In short, if we want more Brown kids from America’s barrios to become great artists and exhibit their art–domestically and internationally–they must first see themselves in the best museums and galleries the world has to offer as Salomón Huerta—internationally acclaimed artist—has exemplified with humility and grace for the past 30 years.

Salomón Huerta, M.F.A., is an LA-based artist and his work is featured here. He first gained critical acclaim and commercial attention for his minimalist portraits of the backs of people’s heads and house paintings. He currently exhibits with Harper’s. He was included in the 2000 Whitney Biennial and numerous exhibitions throughout US, Latin America and Europe America, such as The Gagosian Gallery in London, England, and Studio La Città in Verona, Italy. He holds a B.F.A. from Art Center College of Design in Pasadena and an M.F.A. from UCLA. 

In his art series on the homegirls and homegirls (homies), Salomón reflects on his past as a former resident of East Los Angeles’s Ramona Gardens public housing project—better known as the Big Hazard projects for the notorious gang. While some of the subjects are real people, others are not. Salomón doesn’t seek to glorify or romanticize gang members or gang violence. He’s simply reflecting on some of his childhood friends from the projects and other homies.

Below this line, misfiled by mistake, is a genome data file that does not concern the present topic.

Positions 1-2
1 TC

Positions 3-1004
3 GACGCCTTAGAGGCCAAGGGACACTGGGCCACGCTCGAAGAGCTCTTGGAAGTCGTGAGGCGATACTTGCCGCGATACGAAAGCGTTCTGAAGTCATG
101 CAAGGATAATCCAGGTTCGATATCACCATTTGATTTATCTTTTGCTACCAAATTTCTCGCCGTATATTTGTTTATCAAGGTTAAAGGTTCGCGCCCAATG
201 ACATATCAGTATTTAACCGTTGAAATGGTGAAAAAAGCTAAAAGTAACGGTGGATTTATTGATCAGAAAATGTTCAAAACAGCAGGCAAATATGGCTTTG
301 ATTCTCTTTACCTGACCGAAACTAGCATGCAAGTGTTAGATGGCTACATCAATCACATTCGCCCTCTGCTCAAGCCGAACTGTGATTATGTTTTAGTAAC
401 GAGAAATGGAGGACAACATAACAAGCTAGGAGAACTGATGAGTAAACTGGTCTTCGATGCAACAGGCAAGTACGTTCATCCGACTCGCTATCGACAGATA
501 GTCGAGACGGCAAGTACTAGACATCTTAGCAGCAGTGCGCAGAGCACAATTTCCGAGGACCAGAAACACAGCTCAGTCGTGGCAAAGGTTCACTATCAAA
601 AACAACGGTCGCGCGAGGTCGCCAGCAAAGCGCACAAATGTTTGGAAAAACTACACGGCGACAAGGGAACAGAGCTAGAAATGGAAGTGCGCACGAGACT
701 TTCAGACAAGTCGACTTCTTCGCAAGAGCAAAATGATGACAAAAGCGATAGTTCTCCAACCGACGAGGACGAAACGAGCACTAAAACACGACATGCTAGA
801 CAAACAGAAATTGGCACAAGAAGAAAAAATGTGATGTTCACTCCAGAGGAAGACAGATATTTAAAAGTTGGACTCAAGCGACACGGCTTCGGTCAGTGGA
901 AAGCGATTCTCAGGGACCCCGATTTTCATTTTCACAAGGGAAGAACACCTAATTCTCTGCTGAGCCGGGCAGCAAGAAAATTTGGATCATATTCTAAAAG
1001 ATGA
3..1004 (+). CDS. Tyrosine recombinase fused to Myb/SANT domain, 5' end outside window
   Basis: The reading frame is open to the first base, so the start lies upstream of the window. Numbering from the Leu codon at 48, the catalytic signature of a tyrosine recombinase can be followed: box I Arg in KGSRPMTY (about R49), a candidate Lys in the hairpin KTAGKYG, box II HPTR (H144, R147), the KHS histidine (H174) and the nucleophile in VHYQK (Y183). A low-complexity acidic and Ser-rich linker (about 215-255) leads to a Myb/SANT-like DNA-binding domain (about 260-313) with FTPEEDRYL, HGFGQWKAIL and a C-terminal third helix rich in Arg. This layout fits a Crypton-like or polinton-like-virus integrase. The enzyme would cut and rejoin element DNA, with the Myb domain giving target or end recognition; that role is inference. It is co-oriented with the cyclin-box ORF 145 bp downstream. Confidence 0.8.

As a longtime art collector and supporter of the arts, I will say that Salomón’s paintings of the homies represent fine art at its best. While some might argue that I’m biased because he’s my brother, objectively speaking, his academic credentials and refined skills as an artist can’t be denied. 

In short, it’s about time that artists of Mexican origin (and Latin American & the Caribbean) in el Norte receive the recognition that they deserve based once and for all. 

A painting of a person holding flowers

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“Untitled,” homegirl portrait, oil on canvas, 7’x4’, Salomón Huerta (1992)

A picture containing clothing, person, person, sleeve

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“Untitled,” homeboy portrait, oil on canvas, 7’x4’, Salomón Huerta (1992)

A painting of a person's face

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“Blue Shadow,” oil on canvas, 20″x20″, Salomón Huerta (2023)

A picture containing drawing, painting, clothing, human face

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Letty,” oil on canvas, 30″x25″, Salomón Huerta (2021)

A person with long hair wearing a jacket

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“Untitled,” watercolor on paper, 30″x22″, Salomón Huerta (2023)

A person in a tank top and grey pants

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“Homeboy in the Dark,” watercolor on water, 24”x18″, Salomón Huerta (2022)

A person and person standing in a field

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“At the Cemetery,” oil on canvas, 24”x18”, Salomón Huerta (2021)

A portrait of a person

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“Chino,” oil on canvas, 16″x14”, Salomón Huerta (2023)

A person in a white tank top and black pants

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“My Cousin Emilio,” oil on canvas, 40″x30″, Salomón Huerta (2023)

Álvaro Huerta, Ph.D., is a Religion and Public Life Organizing Fellow, Harvard Divinity School (HDS). He’s also an Associate Professor at Cal Poly Pomona. Dr. Huerta is the author of the forthcoming...